For a certain cadre of filmgoers, this is all they need to know about "Just Like Heaven": It features three shots of Mark Ruffalo getting out of the shower.

Ruffalo, who burst on the scene in the 2000 movie "You Can Count on Me," has developed an interesting career since, garnering a growing and dedicated fan base in such smart movies as "Eternal Sunshine of the Spotless Mind" and "Collateral," while carving out an unexpected but winning sideline as a romantic leading man. In "13 Going on 30" and now "Just Like Heaven," he lends a scruffy, thoroughly disarming charm to roles that usually call for the acting equivalent of Bachelor Number Two.

Here that role is to be a credible love interest for the far higher-wattage Reese Witherspoon (just look at how they're portrayed on the movie's poster), and the chemistry works, largely because his understated sweetness plays so nicely against her preternaturally chirpy persona. When David Abbott (Ruffalo) moves into a fantastic San Francisco apartment and is immediately told to move out by its former tenant -- Elizabeth Martinson (Witherspoon), who three months earlier was hit head-on by a truck -- their banter crackles with tart, unforced verve.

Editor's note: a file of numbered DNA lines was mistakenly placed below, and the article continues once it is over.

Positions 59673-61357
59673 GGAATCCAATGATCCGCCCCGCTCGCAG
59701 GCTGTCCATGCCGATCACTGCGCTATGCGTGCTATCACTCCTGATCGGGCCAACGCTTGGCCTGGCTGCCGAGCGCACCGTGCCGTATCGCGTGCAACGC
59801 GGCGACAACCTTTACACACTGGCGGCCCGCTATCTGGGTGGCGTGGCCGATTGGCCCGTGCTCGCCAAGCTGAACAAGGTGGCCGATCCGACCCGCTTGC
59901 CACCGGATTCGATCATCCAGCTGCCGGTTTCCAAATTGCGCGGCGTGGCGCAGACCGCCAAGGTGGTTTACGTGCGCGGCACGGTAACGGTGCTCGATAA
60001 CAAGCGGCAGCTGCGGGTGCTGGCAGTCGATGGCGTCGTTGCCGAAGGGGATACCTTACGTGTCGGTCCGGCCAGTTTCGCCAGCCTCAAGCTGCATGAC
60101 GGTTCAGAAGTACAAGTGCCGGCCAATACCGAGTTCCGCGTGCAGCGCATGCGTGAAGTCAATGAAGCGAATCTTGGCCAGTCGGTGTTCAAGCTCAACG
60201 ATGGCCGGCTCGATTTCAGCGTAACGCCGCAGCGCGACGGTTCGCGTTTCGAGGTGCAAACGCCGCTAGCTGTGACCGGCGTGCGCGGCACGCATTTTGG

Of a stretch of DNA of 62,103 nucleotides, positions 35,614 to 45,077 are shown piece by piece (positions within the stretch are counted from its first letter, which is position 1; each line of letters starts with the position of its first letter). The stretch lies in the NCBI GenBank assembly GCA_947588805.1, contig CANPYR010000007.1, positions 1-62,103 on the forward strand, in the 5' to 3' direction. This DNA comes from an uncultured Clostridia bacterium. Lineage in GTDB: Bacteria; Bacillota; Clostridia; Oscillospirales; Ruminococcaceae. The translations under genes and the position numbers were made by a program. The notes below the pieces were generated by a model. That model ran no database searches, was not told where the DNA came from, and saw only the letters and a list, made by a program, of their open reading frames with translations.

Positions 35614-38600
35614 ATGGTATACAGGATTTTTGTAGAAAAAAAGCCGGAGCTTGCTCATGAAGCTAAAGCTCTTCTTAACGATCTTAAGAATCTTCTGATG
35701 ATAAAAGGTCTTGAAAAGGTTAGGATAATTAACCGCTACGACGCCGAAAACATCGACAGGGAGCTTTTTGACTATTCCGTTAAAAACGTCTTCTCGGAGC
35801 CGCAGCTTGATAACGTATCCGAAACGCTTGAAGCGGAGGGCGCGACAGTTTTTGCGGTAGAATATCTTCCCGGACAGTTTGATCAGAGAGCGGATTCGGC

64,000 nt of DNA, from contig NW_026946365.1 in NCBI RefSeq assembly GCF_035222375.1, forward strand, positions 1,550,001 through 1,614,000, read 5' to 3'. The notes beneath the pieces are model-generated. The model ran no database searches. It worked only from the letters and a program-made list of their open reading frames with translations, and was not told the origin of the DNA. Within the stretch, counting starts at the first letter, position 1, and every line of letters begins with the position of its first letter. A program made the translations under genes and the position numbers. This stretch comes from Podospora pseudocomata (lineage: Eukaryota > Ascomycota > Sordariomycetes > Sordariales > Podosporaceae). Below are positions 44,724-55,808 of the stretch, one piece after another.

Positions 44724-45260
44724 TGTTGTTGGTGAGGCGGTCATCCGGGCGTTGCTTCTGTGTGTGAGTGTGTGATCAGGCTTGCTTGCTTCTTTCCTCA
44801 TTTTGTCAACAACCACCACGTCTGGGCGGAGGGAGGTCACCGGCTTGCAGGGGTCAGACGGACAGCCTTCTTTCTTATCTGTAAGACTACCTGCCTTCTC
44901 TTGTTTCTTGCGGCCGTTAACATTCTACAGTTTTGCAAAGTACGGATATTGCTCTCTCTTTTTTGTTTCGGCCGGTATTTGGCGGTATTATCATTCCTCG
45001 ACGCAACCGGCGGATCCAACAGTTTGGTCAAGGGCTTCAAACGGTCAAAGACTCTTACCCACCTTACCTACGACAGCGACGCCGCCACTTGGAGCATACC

But all too soon, the whimsical interspiritual romance undergoes a fatal shift in tone, raising troubling end-of-life issues that seem more at home in the pronouncements of Tom DeLay than a Saturday night date movie. "Just Like Heaven" turns into kind of a bummer of a bait-and-switch, wrapping weirdly maudlin speculation inside the candy coating of a frothy, appealing romance.

But it does feature three shots of Mark Ruffalo getting out of the shower.

-- Ann Hornaday